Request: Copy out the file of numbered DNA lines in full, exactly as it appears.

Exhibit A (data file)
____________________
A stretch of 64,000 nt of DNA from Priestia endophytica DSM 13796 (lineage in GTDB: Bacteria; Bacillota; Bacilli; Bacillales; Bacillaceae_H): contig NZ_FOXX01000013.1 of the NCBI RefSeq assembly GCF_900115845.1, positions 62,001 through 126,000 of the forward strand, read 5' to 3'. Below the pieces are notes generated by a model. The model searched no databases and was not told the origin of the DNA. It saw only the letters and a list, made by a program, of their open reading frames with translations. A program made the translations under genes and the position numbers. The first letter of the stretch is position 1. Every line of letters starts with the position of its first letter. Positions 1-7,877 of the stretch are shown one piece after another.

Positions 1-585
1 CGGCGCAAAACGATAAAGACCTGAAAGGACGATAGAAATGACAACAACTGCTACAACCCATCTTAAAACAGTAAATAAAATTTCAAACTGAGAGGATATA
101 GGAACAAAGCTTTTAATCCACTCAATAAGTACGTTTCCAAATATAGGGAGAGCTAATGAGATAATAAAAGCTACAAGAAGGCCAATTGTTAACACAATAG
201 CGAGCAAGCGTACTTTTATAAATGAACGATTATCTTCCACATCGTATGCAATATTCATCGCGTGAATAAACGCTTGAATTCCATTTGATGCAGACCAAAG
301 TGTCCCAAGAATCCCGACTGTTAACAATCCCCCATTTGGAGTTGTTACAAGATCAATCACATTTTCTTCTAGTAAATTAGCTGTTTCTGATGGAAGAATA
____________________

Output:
A stretch of 64,000 nt of DNA from Priestia endophytica DSM 13796 (lineage in GTDB: Bacteria; Bacillota; Bacilli; Bacillales; Bacillaceae_H): contig NZ_FOXX01000013.1 of the NCBI RefSeq assembly GCF_900115845.1, positions 62,001 through 126,000 of the forward strand, read 5' to 3'. Below the pieces are notes generated by a model. The model searched no databases and was not told the origin of the DNA. It saw only the letters and a list, made by a program, of their open reading frames with translations. A program made the translations under genes and the position numbers. The first letter of the stretch is position 1. Every line of letters starts with the position of its first letter. Positions 1-7,877 of the stretch are shown one piece after another.

Positions 1-585
1 CGGCGCAAAACGATAAAGACCTGAAAGGACGATAGAAATGACAACAACTGCTACAACCCATCTTAAAACAGTAAATAAAATTTCAAACTGAGAGGATATA
101 GGAACAAAGCTTTTAATCCACTCAATAAGTACGTTTCCAAATATAGGGAGAGCTAATGAGATAATAAAAGCTACAAGAAGGCCAATTGTTAACACAATAG
201 CGAGCAAGCGTACTTTTATAAATGAACGATTATCTTCCACATCGTATGCAATATTCATCGCGTGAATAAACGCTTGAATTCCATTTGATGCAGACCAAAG
301 TGTCCCAAGAATCCCGACTGTTAACAATCCCCCATTTGGAGTTGTTACAAGATCAATCACATTTTCTTCTAGTAAATTAGCTGTTTCTGATGGAAGAATA